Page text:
Quick-falling snow makes for slick conditions
Snow falling at times on Friday at the rate of an inch an hour triggered numerous accidents, most of them minor.
It also curtailed many activities in the Mon-Yough area.
AccuWeather said the area was in the path of a storm that rolled from the Midwest and interior South toward much of the mid-Atlantic region.
Snow was forecast to continue through the day on Saturday, with a break on Sunday before another round of ice and snow beginning in the pre-dawn hours on Monday.
Shortly after the onset of Friday's snow, Versailles police were called to respond to a two-vehicle crash in the 400 block of Center Street.
“The gentleman was coming down the hill and started sliding,” police Chief Bill Kruczek said. “He bounced off the hillside and rolled over into another vehicle.”
The man driving the Jeep was transported by Elizabeth Township Area EMS to UPMC McKeesport. The woman driving the other vehicle declined medical attention at the scene.
Two tractor-trailers became disabled on Browns Hill Road, across the Homestead Grays Bridge from the Waterfront.
As a result, traffic was tied up for a time on both Pittsburgh and Homestead sides of that bridge.
As one motorist posted on Facebook after traveling home to the South Allegheny area, “A day like today shows you who can drive, who is prepared, and who has good tires.”
School districts throughout the Mon-Yough area canceled nighttime activities.
Elizabeth Forward Superintendent Bart Rocco said the high school dismissed its students about 20 minutes early to allow extra time for bus drivers to do their runs and keep on schedule with their middle and elementary school runs.
“When the storm hits during the day,” Rocco said, “it impacts us a bit.”
Forward Township police Chief Mark Holtzman said his officers handled a few minor crashes, including one on the bridge into Monongahela. At least one disabled vehicle was reported along Rainbow Run Road.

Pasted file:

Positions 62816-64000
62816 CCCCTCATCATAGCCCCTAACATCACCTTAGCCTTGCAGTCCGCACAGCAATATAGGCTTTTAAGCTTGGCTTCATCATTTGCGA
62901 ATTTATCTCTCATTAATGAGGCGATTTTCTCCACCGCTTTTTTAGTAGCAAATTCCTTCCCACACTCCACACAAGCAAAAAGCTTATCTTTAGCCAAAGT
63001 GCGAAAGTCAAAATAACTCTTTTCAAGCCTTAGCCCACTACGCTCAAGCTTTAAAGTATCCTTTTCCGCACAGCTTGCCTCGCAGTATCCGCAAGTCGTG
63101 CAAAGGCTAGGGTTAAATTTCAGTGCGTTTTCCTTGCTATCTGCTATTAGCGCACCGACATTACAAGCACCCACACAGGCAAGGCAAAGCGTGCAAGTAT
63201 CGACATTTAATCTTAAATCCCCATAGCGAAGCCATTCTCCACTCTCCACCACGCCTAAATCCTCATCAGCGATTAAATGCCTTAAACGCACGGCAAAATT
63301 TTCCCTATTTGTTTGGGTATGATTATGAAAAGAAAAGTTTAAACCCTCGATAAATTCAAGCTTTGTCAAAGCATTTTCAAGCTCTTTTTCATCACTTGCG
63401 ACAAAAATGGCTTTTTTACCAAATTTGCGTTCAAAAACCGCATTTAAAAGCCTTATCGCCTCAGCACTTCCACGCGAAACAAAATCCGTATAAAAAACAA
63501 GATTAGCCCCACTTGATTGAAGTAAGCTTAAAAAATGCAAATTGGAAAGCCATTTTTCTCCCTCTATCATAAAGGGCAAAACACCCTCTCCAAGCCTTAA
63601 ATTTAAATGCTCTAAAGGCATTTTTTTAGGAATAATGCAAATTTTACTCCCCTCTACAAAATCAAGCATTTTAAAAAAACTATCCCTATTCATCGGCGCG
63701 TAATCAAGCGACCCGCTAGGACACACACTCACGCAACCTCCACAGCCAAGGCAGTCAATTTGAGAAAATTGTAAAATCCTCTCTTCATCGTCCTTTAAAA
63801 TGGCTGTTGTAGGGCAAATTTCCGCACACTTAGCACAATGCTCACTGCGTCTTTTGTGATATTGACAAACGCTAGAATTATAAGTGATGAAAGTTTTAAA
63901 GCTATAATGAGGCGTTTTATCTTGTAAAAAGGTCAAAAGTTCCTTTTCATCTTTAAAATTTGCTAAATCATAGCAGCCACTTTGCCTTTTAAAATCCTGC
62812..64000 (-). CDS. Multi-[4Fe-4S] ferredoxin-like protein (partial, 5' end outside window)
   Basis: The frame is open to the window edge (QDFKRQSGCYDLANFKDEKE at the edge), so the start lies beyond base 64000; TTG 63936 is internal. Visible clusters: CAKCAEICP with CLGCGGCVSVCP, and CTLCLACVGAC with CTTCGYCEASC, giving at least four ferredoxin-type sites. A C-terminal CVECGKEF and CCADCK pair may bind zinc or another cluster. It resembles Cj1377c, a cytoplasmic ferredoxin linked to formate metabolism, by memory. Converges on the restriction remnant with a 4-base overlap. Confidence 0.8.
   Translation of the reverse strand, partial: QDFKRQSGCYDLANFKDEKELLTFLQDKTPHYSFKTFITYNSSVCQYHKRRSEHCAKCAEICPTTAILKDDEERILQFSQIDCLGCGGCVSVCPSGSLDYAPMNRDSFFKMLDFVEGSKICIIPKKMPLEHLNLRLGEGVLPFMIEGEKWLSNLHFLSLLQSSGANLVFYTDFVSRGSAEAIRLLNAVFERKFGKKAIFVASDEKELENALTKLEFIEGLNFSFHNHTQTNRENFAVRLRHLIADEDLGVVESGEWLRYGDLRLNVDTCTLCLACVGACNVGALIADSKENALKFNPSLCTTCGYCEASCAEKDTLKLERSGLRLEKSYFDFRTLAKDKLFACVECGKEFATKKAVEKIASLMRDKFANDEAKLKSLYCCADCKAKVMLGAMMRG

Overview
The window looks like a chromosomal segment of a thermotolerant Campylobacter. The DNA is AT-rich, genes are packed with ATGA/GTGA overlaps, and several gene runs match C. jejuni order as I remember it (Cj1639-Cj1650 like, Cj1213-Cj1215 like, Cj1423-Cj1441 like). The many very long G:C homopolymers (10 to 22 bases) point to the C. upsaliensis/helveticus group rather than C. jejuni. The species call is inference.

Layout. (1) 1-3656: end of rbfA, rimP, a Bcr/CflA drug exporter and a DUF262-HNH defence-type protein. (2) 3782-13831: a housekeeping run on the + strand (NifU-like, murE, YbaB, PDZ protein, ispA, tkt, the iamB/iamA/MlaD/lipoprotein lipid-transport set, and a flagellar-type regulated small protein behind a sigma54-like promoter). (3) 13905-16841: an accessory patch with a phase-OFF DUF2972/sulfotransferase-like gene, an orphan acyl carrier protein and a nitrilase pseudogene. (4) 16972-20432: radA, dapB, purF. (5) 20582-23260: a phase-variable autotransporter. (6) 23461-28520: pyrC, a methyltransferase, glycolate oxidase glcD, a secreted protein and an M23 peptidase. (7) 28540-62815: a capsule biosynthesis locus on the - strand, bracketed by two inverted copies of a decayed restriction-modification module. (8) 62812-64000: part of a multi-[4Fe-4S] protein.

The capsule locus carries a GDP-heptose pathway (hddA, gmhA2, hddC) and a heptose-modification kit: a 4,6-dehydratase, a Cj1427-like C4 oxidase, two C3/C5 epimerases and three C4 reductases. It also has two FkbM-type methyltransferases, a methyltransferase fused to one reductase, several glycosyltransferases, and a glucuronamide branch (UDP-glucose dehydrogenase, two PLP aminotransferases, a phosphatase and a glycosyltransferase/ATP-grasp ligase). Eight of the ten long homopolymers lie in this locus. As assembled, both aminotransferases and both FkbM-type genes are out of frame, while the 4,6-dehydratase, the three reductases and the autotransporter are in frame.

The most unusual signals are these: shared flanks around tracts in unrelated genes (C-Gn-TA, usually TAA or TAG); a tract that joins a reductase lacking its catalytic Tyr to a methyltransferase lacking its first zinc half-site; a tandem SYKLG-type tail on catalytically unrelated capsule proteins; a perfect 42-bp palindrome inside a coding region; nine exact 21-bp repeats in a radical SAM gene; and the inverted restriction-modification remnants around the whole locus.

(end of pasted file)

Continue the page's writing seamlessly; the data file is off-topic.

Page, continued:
PennDOT officials urged caution as the storm moved across Western Pennsylvania.
A PennDOT District 11 spokesman said crews prepared for the storm by pre-treating roadways, mounting plows on trucks, repairing mechanical needs, and ensuring adequate supplies of salt, anti-skid and other materials were on hand.
Anti-skid materials proved valuable as temperatures hovered below levels where salt is effective, according to National Weather Service meteorologist Joe Palko.
Temperatures are forecast to rise into the upper 20s today and return to the freezing mark by Monday.
Clairton fire Chief John Lattanzi urged residents and motorists to have patience as public works crews clear roads in his city.
“You can't get them all at one time,” Lattanzi said on Friday afternoon. “It takes time. The full crew's out and they'll continue to go.”
Irwin public works director James Halfhill had three crews out and two on standby.
“We have our roads open nice,” Halfhill said. “It's sloppy though. We're treating the roads. It looks good out here. We have enough salt to last four days straight running. We're in good shape.”
North Huntingdon Township public works director Richard Albert said 14 trucks were out and crews were ready to work throughout the night.
“We're trying to keep up on things,” Albert said. “We were prepared. Things did get away from us a little bit. I'm sure that's how it is in most communities.”
Albert said his crews handle about 175 miles of road and approximately 800 streets.
“We have a pretty good supply of salt on hand and liquid brine,” the North Huntingdon public works director said.
PennDOT reminded motorists of laws that kick in with inclement weather.
If windshield wipers are on, headlights should be, too.
If snow or ice falls from a vehicle and strikes another causing a crash or injury, the driver will be held liable and cited.
The law also requires motorists to clear snow and ice from windows before driving.
Patrick Cloonan is a staff writer for Trib Total Media. He can be reached at 412-664-9161, ext. 1967, or email@example.com. Tribune-Review News Service and staff writers Michael DiVittorio, Stacy Lee, Eric Slagle and Jennifer R. Vertullo contributed to this story.